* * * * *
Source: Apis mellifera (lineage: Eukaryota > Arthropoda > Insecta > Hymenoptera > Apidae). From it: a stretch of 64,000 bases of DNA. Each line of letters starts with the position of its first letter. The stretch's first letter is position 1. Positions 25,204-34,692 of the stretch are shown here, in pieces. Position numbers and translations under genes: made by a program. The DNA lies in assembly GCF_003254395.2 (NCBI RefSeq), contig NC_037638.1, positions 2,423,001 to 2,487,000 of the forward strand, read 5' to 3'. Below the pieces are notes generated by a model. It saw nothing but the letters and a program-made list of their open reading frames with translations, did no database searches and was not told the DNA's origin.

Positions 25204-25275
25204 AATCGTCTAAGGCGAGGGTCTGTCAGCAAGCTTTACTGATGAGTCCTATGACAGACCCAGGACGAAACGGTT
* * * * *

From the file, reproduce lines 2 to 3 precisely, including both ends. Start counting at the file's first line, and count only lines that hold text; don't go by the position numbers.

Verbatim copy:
Positions 25204-25275
25204 AATCGTCTAAGGCGAGGGTCTGTCAGCAAGCTTTACTGATGAGTCCTATGACAGACCCAGGACGAAACGGTT